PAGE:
I haven’t seen very many episodes of Downton Abbey, but the episodes that I did watch left me curious about life during the Edwardian era. When a topic peaks my curiosity, I obsessively search for information and learn as much as I can. I spent many an hour Googling questions such as, “How accurate is Downton Abbey” and “What was life really like for Edwardian servants.” When I found the little book Life Below Stairs: True Lives of Edwardian Servants at our library, I eagerly checked it out.
This book truly is little. Online reviews critique it for not being very thorough, not going into enough detail, and lacking photos. While I can’t really argue with these criticisms, I found this a quick and interesting read. I knew absolutely nothing about life during the Victorian, Edwardian, and post-Edwardian eras and enjoyed reading an overview of the basics. It’s continued to pique my curiosity on the subject, though. I just requested Margaret Powell’s memoir Below Stairs detailing her experiences as a kitchen maid and cook.
Here are some of the most interesting things I learned from reading Life Below Stairs:
Young women who wanted to enter maid service spent years saving for their first uniforms. A “print dress, a black dress and several white aprons” could cost two years’ wage (p. 61). Sometimes families bought their staff fabric each year for a new uniform, but the servant had to either sew an outfit on their own time or pay someone else from their meager wages (p. 67).
Servants in the Victorian period typically worked 16-hour days, yet received one afternoon off a week to attend church. By the 1900’s, households also gave their servants an afternoon and evening off each month. However, this free time coincided with completing their duties after lunch and having to return by dinner or a nine p.m. curfew. Some people saved up for years to return home for a day. In the early 20th century, it was normal to receive a week-long paid holiday, and two weeks after WWI. Because this rare time-off was so precious, taking it away from employees was a common punishment (p. 85).
Lady’s Maids were like fashion consultants and skilled hair dressers. They prided themselves in their signature recipes for hair washes, pomades, boot polish, and face cream. Valets offered their signature boot polishes (p. 30).
The Butler got the least amount of sleep. He held the highest position on the Edwardian servant tree, ranking above the female housekeeper. Sure, he got paid a higher salary than the other staff and a more generous beer allowance. He got to sample the family’s food and received occasional tips (p. 31), but had the worst schedule. The book outlines the schedule of a real man who served as a butler in 1893: His day started before 7: a.m. and he literally had to make himself available until his master decided to go to bed. Dinner started at seven p.m. followed by evening tea at 9:30 p.m. He locked up the house and put out the fire at 1 a.m.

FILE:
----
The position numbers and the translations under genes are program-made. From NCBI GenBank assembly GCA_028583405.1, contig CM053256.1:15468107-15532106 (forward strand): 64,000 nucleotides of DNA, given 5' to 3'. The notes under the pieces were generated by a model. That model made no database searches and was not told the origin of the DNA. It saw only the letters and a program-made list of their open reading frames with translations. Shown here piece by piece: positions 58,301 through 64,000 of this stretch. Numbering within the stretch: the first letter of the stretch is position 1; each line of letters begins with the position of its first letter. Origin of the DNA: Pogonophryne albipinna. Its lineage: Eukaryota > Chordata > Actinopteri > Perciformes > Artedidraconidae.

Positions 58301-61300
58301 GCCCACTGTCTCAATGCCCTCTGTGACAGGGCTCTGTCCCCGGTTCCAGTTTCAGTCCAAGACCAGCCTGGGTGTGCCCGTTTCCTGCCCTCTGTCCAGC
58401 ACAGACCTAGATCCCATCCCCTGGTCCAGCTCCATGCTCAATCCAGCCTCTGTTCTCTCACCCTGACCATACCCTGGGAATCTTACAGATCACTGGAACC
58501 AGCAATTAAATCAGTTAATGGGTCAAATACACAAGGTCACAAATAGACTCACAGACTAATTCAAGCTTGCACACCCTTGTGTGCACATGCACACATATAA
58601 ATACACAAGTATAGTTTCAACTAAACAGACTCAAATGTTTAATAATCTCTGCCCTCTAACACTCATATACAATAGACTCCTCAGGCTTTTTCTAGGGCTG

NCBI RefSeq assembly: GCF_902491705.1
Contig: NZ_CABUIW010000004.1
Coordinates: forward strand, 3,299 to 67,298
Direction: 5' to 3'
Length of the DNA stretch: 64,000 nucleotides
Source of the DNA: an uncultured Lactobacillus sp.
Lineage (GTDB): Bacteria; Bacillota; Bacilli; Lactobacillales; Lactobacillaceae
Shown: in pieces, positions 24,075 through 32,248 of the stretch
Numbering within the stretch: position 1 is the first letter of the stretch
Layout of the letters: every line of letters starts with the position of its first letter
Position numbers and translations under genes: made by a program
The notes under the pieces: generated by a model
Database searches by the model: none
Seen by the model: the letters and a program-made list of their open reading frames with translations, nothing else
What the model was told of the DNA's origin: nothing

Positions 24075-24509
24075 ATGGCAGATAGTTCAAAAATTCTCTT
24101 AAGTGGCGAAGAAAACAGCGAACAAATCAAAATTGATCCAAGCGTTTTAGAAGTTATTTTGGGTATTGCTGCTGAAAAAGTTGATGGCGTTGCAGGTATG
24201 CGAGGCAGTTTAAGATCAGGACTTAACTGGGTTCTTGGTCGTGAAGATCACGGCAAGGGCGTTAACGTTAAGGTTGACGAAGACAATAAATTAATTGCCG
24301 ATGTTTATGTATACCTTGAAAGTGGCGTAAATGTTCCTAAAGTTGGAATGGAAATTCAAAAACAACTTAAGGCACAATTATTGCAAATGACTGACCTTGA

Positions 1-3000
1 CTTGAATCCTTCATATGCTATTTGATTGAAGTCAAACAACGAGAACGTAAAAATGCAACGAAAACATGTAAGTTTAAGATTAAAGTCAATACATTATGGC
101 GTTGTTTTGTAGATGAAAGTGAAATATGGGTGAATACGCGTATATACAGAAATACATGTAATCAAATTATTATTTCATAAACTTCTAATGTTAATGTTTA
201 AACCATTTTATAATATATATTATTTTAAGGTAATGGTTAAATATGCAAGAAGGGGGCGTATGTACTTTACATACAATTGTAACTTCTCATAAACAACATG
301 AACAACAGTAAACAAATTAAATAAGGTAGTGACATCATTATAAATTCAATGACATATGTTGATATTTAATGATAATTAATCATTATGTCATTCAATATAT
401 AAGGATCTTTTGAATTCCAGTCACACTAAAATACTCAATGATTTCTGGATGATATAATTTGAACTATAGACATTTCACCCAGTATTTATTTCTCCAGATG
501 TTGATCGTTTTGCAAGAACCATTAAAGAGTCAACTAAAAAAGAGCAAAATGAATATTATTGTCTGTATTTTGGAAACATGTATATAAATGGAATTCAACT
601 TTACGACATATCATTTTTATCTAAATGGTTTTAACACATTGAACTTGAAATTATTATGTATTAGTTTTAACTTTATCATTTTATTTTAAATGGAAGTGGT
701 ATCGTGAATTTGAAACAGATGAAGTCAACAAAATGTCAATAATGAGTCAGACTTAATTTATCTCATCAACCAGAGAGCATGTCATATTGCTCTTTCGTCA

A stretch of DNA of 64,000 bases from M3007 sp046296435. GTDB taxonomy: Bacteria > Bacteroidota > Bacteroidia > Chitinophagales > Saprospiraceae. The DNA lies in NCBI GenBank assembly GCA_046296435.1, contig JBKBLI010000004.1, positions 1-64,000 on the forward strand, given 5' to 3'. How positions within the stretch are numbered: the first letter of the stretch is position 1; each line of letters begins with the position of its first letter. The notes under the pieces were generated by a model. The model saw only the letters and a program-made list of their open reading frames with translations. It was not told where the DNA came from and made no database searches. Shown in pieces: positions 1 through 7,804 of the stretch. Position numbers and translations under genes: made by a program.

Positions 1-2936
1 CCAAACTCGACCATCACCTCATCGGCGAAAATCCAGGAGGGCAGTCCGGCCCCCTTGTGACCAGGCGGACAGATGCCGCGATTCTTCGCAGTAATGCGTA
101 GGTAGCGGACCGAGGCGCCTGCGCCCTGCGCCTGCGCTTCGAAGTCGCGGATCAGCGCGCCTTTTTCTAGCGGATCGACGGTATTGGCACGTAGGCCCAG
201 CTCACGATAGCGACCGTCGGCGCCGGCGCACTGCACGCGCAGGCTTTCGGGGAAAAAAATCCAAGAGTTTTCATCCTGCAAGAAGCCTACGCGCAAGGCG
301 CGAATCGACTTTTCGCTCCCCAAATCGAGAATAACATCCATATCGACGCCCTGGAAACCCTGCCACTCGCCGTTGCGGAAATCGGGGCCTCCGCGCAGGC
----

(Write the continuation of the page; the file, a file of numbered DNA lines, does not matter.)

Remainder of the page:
Laundry was a seven-day process, beginning with soaking the clothes on Monday, scrubbing them on Tuesday, hanging them on Wednesday, starching and ironing on Thursday and Friday, and folding on Saturday (p. 100-101).
Dinner parties consisted of up to ten courses and occurred once-twice per week (p. 112). The really wealthy households offered guests three choices for some of the courses and wine pairings.
Land Stewards lived in their own houses on the property and often had families (p. 26). For many female servants, though, marriage was the only social acceptable exit.
More affluent households employed two different types of cooks: A Professed Cook who prepared fine dining meals and Plain Cooks who prepared day-to-day meals and those for staff (p. 36).
Fancy dinner parties were a big ordeal. Often times, the staff was instructed to prepare so much food that leftovers still got thrown away, even when given to the staff (p. 112). It was the role of the footman to greet guests at dinner parties. He would announce each guest’s arrival to the host and hostess who waited in a separate drawing room (p. 117).
In the early 1900’s, a woman named Rosa Lewis rose from a servant to a successful caterer and hotel owner with the help of her cooking skills (p. 127). The book lists a recipe for her Quail and Beef Pudding. All you need is 12 quail breasts, “game sauce” and some beef suet pastry.
I’ve recently set a goal to read more and spend less time online. So far, I’ve accomplished the “read more” part. It seems like many of you share my enthusiasm for food-related literature. I love talking books. This might make me seem like a dinosaur, but I still haven’t taken the e-reader plunge. I like holding paper books and flipping through them, even though they’re a pain to move. It’s not that I don’t want to purchase books, but the truth is that I read so quickly that we don’t have the budget or the space to purchase everything I read.
Do you have any recommendations for books that might thrill a Downton Abbey enthusiast? How do you feel about e-readers?